Senegal Presidential Campaign Ends, as Opposition Protests Continue

Posted February 24th, 2012 at 4:40 am (UTC-5)
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The final day of campaigning gets underway Friday in Senegal amid continued protests and calls from the opposition for incumbent President Abdoulaye Wade to withdraw his controversial bid for a third term.

Opposition groups have held near-daily protests for much of the past week in an effort to force Mr. Wade to step down ahead of Sunday's election. They say he is barred from running because of a constitutional two-term limit.

But presidential spokesperson Amadou Sall told VOA he is confident that Mr. Wade would not entertain the request to step down and that he will win the first round of voting.

“President Wade is a candidate of a group of parties who support him and we have the majority of the Senegalese people with us, and the constitutional court said the candidacy of Wade is good. So, he is a legal candidate.”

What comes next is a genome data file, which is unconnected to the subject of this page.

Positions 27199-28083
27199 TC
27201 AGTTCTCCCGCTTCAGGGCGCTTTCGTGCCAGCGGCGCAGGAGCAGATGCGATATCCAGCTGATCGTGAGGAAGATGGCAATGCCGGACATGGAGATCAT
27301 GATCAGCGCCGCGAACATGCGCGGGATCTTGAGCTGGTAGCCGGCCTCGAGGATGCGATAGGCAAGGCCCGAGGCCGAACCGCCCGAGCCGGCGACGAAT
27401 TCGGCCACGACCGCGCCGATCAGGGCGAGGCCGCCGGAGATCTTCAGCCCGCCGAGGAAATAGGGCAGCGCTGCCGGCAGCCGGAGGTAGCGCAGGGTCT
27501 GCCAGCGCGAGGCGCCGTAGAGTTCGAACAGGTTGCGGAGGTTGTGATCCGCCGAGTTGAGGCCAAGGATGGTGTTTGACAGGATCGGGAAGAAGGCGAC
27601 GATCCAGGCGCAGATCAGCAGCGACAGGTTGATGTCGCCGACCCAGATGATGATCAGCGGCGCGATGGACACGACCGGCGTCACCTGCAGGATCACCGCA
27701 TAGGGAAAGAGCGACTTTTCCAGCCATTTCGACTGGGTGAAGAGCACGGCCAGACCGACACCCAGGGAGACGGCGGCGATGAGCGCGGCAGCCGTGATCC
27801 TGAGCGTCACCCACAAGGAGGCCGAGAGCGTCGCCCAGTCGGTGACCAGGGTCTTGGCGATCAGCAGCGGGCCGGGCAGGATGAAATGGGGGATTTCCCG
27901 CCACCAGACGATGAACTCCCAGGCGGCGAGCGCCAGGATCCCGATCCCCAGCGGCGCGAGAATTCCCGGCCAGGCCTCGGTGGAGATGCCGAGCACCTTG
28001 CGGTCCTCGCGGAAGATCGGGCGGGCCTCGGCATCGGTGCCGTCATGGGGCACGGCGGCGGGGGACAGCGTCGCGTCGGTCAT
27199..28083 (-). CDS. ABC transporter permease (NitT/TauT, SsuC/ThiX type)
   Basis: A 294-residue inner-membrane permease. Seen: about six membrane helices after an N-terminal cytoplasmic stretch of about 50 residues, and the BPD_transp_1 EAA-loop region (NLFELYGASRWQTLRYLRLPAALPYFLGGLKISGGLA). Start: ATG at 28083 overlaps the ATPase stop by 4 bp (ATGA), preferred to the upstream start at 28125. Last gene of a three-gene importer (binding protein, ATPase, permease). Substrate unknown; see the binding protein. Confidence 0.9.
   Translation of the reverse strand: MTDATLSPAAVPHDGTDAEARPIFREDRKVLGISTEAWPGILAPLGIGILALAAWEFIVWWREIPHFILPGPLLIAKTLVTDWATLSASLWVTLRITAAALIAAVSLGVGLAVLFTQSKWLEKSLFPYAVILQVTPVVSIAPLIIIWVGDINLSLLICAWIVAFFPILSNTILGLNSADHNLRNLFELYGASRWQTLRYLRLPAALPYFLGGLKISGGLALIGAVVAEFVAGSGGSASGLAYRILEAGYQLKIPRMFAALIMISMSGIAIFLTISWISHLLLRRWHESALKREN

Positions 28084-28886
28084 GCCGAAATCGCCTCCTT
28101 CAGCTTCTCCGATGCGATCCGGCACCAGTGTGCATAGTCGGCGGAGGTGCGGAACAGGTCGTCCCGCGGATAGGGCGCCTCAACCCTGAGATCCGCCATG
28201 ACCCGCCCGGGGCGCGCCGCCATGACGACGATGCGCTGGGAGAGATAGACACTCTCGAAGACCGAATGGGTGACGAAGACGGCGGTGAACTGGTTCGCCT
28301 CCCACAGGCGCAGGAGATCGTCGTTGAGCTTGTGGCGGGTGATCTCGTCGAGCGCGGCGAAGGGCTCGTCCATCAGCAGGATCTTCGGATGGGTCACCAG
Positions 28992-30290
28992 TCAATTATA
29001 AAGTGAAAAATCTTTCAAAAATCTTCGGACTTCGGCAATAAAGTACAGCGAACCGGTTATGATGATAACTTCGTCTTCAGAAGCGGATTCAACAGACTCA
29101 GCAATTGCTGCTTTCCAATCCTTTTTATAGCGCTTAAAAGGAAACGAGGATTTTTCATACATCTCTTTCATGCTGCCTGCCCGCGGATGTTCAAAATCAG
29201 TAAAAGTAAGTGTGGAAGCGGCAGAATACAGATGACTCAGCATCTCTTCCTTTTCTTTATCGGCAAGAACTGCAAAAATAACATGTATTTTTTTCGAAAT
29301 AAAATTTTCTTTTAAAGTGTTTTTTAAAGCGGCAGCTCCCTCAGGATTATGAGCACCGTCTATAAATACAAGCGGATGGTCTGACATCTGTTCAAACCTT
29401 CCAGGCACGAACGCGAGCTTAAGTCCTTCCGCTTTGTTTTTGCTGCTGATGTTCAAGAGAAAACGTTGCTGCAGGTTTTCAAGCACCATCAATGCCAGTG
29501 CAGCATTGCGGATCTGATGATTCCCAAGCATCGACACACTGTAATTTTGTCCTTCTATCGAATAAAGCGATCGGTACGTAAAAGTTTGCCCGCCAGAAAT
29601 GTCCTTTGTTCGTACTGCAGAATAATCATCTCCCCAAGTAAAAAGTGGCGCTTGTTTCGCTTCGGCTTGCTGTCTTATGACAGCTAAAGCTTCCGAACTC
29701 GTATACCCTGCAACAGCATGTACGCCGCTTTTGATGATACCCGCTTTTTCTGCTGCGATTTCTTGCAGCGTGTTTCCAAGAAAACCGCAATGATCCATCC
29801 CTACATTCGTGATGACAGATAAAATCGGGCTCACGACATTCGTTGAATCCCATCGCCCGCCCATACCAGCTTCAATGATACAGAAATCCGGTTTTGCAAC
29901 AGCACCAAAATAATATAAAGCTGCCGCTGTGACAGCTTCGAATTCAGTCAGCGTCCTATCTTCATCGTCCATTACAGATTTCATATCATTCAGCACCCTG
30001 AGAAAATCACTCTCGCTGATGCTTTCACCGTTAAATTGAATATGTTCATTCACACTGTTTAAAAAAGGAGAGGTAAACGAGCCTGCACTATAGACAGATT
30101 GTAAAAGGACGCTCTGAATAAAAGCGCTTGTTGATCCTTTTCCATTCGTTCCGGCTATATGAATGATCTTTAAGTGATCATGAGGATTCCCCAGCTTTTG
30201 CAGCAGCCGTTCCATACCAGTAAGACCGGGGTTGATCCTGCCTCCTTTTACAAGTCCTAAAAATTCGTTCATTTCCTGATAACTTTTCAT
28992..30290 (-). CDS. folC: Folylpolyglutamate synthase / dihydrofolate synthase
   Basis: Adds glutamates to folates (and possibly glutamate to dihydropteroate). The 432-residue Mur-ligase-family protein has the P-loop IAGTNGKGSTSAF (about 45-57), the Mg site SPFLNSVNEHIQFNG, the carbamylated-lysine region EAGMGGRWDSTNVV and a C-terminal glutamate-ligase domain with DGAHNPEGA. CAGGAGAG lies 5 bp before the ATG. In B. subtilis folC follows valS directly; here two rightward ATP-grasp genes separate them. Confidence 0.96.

Sall said the poll would proceed as planned, despite the opposition protests, some of which have been banned by government authorities.

Pre-election violence has reportedly killed at least 10 people, raising fears that Senegal could be sliding toward unrest after years of stability and democracy.

Papa Mohamed Camara, an advisor for Senegal's Ministry of Foreign Affairs, said tight security measures will be in place for Sunday's polls.

“All the disposition are going to be made to protect all the goods and persons around Senegal on that particular day. And beyond, after results are proclaimed, they will continue watching over and monitoring the situation to the point where no…clash will happen.”

On Thursday, the United States called on Senegal to ensure the elections are peaceful, transparent and reflect the will of the Senegalese people.

Former Nigerian president Olusegun Obasanjo has been sent to Dakar to try to ease tensions on behalf of a joint African Union-ECOWAS election observation mission.

The 85-year-old Mr. Wade is running against 13 opposition candidates. A run-off will be held if no candidate wins a majority.

The violent opposition protests broke out last month after Senegal's constitutional court ruled that Mr. Wade's bid for a third term was legal because the presidential two-term limit only became law after he was elected.